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Flu vaccine is safe for children

Copyright 2002 President Fellows Harvard College behalf HMS MediServices Phoby LizGreen HMS MediServices Anthony Leader Komaroff MD Harvard Health Publications

Copyright 2002 President and Fellows of Harvard College on behalf of HMS Media Services, Photo by Liza Green, HMS Media Services, Anthony Leader Komaroff, MD, Harvard Health Publications

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Updated: November 30, 2012 6:05AM



Dear Doctor K: Does my child really need a flu shot? How do I know it’s safe?

Dear Reader: Every fall and winter, parents face the question: Should my child get an influenza (flu) shot?

Many parents worry about risks and side effects, and if the shot is really necessary or worthwhile. Here are the reasons I recommend that children older than 6 months get a flu shot every year:

Influenza can be dangerous, even for healthy children. The flu can be particularly dangerous for children with asthma, diabetes or other chronic health problems. But even healthy children can get very sick -- and possibly die -- from influenza. The H1N1 “swine flu” virus that has been circulating since the epidemic of 2009-2010 is particularly dangerous for kids.

You can’t catch the flu from a flu shot. The flu shot, given by needle, contains virus that has been killed. It cannot infect you. The flu shot is safe for children 6 months of age and older, including children with chronic medical conditions. (The nasal spray flu vaccine is made with live, weakened flu virus. If your child is between 6 months and 2 years or has a weakened immune system, he or she should get the flu shot, not the nasal spray vaccine.)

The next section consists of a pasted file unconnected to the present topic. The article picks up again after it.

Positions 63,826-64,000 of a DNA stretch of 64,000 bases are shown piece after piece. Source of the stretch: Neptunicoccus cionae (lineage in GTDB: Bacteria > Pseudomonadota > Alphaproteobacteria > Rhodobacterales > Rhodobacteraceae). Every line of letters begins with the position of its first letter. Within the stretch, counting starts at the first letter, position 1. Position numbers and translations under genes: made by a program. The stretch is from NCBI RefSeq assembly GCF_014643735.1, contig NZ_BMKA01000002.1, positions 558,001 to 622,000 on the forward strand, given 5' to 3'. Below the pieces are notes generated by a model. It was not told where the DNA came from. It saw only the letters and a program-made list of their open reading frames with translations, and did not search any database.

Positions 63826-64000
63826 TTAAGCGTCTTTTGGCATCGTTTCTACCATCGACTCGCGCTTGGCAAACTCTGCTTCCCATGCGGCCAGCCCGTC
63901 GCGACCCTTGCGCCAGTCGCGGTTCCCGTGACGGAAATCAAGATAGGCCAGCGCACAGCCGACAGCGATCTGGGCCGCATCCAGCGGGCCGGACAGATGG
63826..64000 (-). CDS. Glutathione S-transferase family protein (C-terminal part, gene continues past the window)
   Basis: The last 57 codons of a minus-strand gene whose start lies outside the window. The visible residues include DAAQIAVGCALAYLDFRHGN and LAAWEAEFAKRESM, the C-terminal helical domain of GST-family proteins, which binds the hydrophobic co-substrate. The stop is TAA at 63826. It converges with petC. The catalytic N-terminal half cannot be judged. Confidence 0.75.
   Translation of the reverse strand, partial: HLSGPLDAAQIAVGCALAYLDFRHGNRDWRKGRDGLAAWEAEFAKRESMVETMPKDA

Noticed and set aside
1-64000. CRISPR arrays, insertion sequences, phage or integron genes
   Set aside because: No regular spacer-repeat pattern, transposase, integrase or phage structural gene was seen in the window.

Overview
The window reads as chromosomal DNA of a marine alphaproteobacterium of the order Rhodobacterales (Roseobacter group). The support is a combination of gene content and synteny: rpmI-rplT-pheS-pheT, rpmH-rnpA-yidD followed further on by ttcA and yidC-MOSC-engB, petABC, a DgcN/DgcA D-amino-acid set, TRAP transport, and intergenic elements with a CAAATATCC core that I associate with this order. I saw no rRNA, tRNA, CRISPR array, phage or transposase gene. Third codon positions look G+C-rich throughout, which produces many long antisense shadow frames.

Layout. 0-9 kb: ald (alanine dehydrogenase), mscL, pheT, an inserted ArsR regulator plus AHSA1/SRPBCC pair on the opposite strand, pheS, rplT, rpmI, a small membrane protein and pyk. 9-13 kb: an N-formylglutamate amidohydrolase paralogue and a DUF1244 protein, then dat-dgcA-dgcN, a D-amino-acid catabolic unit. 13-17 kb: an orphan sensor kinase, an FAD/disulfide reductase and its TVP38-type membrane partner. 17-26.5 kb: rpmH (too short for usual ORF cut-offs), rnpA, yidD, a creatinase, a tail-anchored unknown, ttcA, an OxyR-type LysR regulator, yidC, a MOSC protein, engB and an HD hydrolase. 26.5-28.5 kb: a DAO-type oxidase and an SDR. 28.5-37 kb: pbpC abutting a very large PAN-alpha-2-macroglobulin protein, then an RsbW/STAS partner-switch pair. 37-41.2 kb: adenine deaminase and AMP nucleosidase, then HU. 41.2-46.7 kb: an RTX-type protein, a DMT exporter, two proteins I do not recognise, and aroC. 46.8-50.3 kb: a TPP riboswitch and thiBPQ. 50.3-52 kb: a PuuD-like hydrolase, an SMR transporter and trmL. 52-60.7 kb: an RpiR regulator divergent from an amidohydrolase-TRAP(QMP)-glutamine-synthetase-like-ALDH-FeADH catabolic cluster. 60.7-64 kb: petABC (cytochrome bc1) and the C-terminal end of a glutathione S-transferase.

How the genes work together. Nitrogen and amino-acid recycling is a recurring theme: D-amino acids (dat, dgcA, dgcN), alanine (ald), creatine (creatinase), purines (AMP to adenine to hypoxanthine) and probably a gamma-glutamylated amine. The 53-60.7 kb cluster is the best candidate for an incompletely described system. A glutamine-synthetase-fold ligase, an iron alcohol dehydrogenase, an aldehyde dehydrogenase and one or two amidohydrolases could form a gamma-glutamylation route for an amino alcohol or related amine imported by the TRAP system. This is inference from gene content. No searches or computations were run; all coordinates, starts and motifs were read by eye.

Some kids (and adults) do get a mild fever, an aching muscle where the flu shot was given, and feel tired for a day or so. That’s a sign that their immune system is responding vigorously to the shot. That’s good news.

The flu shot is safe. Years of experience have shown that the influenza vaccine is very safe. There is no evidence that thimerosal, a common vaccine preservative, is dangerous for children. But preservative-free preparations are available. A particular flu vaccine used in 1976 did seem to cause a few cases of the neurological condition called Guillain-Barre syndrome. But this same condition can follow getting the flu itself more often than after the vaccine.

The flu shot protects more than your child. Kids are germ-producing machines. Your child may weather the flu fine -- but what about others who could catch the flu from your child?

Talk to your pediatrician before having your child vaccinated if he or she:

Has a severe allergy to eggs. The flu vaccine may contain some egg protein, which can cause an allergic reaction.

Had a severe reaction to a flu vaccine in the past.

Developed Guillain-Barre syndrome within six weeks of getting a flu shot in the past (a very rare event).

The flu shot is a safe treatment. It can make all the difference in your child’s health and the health of everyone around him.

Write to Dr. Komaroff at www.AskDoctorK.com



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